Lightning is the action of rising and descending air within a thunderstorm, separating the positive and negative charges.
Water and ice particles also affect the distribution of electrical charge.
Lightning results from the buildup and discharge of electrical energy between positively and negatively charged areas within a thunderstorm.
Most lightning occurs within the cloud or between the cloud and ground.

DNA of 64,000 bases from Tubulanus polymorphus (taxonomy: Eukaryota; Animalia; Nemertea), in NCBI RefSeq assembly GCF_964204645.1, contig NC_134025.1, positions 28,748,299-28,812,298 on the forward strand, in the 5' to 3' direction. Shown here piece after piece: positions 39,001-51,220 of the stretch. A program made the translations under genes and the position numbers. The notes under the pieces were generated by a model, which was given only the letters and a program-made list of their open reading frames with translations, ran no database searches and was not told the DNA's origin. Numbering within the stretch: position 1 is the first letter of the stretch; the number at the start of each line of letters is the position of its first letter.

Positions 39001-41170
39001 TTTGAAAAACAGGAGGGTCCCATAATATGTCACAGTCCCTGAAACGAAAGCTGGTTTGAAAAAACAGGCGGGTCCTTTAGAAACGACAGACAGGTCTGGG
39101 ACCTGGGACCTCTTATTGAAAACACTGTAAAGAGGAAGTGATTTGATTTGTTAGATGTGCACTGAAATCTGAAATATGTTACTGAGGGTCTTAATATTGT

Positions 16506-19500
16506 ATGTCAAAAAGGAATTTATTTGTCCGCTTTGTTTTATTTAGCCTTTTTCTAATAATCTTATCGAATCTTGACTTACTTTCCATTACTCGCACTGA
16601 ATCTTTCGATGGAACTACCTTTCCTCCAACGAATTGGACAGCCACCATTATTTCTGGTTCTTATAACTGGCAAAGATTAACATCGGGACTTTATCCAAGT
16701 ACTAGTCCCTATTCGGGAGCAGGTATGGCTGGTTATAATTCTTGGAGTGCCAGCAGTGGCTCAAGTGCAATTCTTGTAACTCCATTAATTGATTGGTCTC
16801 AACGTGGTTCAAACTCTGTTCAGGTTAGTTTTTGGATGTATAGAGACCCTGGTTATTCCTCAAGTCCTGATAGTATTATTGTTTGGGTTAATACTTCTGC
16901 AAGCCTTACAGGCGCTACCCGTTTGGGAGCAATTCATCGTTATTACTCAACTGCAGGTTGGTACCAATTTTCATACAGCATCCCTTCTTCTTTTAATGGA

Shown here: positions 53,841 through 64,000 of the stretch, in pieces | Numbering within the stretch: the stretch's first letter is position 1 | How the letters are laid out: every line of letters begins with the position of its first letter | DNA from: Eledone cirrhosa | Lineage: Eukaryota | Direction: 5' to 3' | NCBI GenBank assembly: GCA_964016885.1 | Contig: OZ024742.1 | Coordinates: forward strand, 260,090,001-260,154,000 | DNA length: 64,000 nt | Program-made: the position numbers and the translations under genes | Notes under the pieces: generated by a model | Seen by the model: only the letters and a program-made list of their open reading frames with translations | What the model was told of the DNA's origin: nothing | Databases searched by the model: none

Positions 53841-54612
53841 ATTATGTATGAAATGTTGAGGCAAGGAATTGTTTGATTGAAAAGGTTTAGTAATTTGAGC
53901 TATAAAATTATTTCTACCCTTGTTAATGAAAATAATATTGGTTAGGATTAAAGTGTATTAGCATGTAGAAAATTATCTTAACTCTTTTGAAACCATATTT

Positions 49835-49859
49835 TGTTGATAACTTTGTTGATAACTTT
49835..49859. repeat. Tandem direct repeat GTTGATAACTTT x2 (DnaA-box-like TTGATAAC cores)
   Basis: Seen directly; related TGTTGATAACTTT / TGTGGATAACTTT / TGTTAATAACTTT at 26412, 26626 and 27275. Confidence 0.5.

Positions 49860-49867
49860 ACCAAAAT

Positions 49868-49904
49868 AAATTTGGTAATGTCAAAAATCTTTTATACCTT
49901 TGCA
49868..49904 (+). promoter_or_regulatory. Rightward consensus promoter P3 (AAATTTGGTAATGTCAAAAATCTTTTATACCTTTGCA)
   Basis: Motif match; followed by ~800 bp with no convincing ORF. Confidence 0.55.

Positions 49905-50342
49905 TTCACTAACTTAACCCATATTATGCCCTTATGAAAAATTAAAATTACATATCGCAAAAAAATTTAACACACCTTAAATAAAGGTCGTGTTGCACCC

The average flash of lightning could light a 100-watt light bulb for more than 3 months.
Lightning is also incredibly hot and the air near a bolt of lightning is heated to 50,000 degrees F, which is hotter than the surface of the sun!
The rapid heating and cooling of air near the lightning channel causes a shock wave that results in the thunder that you hear.
|Record||90°F May 25, 1991||33°F May 25, 1956|